Loss of precious human lives and livestock and destruction of standing crops and properties because of the flood for the second year in a row have exposed our disaster management systems.
Soon after the worst ever deluge of 2010, global environmental agencies had warned that floods would keep revisiting Pakistan. Ideally, we should have been better prepared during this monsoon. The National Disaster Management Authority which is still in infancy with its newborn provincial offshoots can be blamed only partly for all the chaos we are in again. Lack of political will and administrative focus and paucity of funds are equally responsible.
Enhanced fiscal devolution towards provinces provided a cover to the federal authorities who could have mustered nationwide political support on just one thing: what will we do if floods hit again? Sadly, they did not. The Sindh government almost lost much of its administrative grip even over day-to-day business—and watched with helplessness the killings and kidnappings in Karachi.
It too could have better equipped provincial disaster management mechanisms and encouraged political forces and media to prepare their ranks for facing the monsoon miseries and floods. The provincial government and its political allies did nothing of the sort. And media too remain fixated on what it considered urgent instead of building upon whatever expertise it had gained during a very extensive coverage of 2010 floods—for educating people on what to do in next monsoon.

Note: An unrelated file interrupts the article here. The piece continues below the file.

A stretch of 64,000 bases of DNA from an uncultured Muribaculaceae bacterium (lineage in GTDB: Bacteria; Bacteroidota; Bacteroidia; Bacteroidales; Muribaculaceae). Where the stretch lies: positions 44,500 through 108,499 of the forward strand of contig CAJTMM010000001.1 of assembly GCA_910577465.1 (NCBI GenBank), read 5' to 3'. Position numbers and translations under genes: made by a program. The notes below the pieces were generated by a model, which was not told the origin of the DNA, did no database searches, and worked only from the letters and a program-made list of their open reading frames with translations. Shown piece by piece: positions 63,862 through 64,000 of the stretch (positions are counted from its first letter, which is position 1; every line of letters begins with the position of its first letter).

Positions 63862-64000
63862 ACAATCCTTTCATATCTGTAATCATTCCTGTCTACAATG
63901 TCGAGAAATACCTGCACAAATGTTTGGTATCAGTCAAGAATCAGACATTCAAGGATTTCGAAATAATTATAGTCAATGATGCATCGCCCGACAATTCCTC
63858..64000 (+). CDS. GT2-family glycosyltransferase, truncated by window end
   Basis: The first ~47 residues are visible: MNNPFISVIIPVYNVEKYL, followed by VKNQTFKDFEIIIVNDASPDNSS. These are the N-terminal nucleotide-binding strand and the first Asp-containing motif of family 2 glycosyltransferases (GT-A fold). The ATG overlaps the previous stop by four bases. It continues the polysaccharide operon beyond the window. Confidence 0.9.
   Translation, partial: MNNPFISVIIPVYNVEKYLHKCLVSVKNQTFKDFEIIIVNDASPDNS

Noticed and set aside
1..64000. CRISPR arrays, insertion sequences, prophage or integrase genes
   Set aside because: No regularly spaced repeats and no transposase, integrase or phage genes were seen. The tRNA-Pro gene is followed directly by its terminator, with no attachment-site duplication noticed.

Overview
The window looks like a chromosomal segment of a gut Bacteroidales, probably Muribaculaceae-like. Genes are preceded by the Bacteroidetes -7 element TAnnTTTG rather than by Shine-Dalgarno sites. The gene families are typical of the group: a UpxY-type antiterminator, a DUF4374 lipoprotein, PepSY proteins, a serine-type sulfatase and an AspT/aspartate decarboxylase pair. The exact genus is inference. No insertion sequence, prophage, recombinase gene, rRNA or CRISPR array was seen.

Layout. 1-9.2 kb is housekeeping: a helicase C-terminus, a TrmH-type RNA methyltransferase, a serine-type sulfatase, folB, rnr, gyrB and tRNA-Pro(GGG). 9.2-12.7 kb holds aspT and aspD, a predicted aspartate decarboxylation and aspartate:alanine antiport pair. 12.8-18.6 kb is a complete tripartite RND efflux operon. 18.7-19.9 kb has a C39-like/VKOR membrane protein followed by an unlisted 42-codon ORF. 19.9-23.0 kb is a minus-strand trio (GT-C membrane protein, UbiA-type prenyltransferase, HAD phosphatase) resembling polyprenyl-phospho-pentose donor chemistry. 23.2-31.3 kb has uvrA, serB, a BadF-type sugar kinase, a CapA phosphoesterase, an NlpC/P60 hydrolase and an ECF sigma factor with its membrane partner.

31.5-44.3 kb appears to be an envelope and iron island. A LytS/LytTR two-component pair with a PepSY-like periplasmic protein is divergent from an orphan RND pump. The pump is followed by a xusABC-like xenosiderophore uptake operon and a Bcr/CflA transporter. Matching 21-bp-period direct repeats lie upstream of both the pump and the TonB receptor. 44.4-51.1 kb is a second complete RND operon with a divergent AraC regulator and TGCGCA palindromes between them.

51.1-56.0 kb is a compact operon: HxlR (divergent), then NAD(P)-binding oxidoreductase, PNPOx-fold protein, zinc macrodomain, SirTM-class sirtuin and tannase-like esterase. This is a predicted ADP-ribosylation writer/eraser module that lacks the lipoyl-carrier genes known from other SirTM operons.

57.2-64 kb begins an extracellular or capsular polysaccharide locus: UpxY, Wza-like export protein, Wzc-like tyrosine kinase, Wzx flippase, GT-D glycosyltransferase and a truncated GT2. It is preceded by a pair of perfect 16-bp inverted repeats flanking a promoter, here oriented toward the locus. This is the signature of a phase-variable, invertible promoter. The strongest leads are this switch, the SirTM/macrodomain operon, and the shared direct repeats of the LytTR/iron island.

Chairman, NDMA, Mr Zafar Qadir, admitted during a TV talk show that he did not know about the blockage of 13 escape routes or special spillways built by the British in Sindh to facilitate the flow of flood waters into the Arabian Sea. Their blockage over decades is a basic reason for inundation of populated and cropped areas. One hopes that these spillways are reopened to minimise the devastation caused through a deluge in the future.
Officials of the NDMA say they were not totally taken off guard by the recent floods. After last year’s floods they had created a Strategic Planning Unit and Logistic Cell within the NDMA to enhance their response capacity. They claim they have better coped with the challenges of relief and recovery operations during the current floods than in the last year—thanks to these specialised groups.
The Strategic Planning Unit is raised during a disaster to provide input on how to deal with it most effectively and its Logistic Cell acts as the sole corridor for receiving and dispatching humanitarian aid and keeping a record of inventories.
The NDMA should be credited for its relief and rescue operations in 2010 floods when it was only four years old and for its capacity enhancement immediately afterwards. The creation of provincial and district disaster management authorities (DDMA) is just one big step taken in the right direction. These newborn agencies at least have crawled to the scenes of the disaster during the current floods, even if they could not run and rush to help.
Another milestone that the NDMA has achieved after last year’s floods is the installation of Pakistan’s first ever Tsunami Early Warning System at Gwadar in collaboration with the UNDP. With the help of Pakistan Metrological Department the system has been tested and activated.